FBI Probes How Alleged Jesse Brown VA Medical Center Gunman Got Rifle On His Hands – CBS Chicago

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CHICAGO (CBS) — New details emerged Tuesday night about the gun used in the Jesse Brown VA Medical Center shooting incident, and the convicted felon who should not have had a gun in the first place.

CBS 2’s Charlie De Mar reported Tuesday night on the journey the gun took to Chicago.

The gun was stolen a few weeks ago from a store just south of Indianapolis. It not only crossed state lines, but it got into the hands of Bernard Harvey Jr., 40 – a man convicted of multiple felonies who is now accused of firing a high-powered rifle at the VA hospital on Monday.

Federal prosecutors say Harvey entered the hospital Monday afternoon carrying a Ruger rifle. He first fired the rifle into the hospital entrance on Taylor Street – shattering the glass – and then shots from the assault rifle continued inside, authorities said.

Harvey dropped the rifle when police surrounded him. Prosecutors said he fired nine shots altogether in the Monday incident, which began around 2:30 p.m.

The FBI is now investigating how the convicted felon got his hands on a stolen gun and carried it across state lines.

Charging documents say the gun used in the VA shooting was stolen July 27 from a federally licensed store in Indiana.

Dramatic surveillance video was released from a gun store robbery just outside of Indianapolis from that same day – July 27. It shows the thieves smashing the display cases.

A total of 31 guns stolen in just minutes – among them a Ruger PC Carbine 9mm rifle. That is the very same type of rifle that Harvey allegedly used on Monday.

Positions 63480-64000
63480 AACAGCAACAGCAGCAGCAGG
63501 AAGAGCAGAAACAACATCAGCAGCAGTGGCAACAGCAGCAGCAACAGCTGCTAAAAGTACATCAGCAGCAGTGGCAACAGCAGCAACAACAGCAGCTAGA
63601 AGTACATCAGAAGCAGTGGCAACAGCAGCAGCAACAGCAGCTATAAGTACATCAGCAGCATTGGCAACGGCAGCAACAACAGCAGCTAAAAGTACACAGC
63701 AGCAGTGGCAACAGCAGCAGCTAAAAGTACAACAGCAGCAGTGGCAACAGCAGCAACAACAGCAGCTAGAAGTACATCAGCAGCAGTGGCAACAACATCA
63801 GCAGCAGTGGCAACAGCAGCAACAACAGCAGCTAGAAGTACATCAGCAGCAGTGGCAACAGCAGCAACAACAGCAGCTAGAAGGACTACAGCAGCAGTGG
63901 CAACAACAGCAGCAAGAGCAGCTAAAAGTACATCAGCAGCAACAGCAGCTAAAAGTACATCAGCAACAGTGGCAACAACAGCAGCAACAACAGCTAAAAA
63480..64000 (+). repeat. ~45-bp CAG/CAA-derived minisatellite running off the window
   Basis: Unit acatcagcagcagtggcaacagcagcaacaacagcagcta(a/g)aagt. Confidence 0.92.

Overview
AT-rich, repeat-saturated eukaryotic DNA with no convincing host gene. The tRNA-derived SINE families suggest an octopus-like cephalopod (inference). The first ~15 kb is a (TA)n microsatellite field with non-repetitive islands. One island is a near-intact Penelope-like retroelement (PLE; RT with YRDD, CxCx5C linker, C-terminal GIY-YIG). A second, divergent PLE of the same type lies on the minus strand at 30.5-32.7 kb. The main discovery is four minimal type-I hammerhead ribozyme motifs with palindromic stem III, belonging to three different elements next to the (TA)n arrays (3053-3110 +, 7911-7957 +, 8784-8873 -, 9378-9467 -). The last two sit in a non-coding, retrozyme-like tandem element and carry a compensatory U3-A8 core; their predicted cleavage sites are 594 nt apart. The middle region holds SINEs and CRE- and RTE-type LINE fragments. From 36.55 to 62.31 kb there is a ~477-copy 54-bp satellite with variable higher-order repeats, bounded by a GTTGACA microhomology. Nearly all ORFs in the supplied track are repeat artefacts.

Several teens have been arrested in connection with the Indiana heist.

Harvey’s role was unclear late Tuesday. Questions still remained Tuesday night as to how Harvey got his hands on the high powered rifle or what motivated him to shoot the hospital.

A relative said Harvey has a history of mental health challenges. He has been in and out of prison on felony gun and drug charges going back to 1998.

A VA representative said the hospital has already made adjustments since the shooting on Monday.

If Harvey is convicted of federal charges of illegal possession of a firearm, he could face up to 10 years in prison.

Meanwhile, the U.S. Government Accountability Office released a report last year talking in part about how critical security is at VA hospitals nationwide.

It states all VA hospitals need fencing around the perimeter, security cameras, distress alarms, and a police force. But security levels differ hospital by hospital and there is little oversight.

Much of Jesse Brown is surrounded by barriers and security cameras. It is not clear how the man got in with the rifle.

On Monday, the Taylor Street gate was open, but taped off after the shooting.

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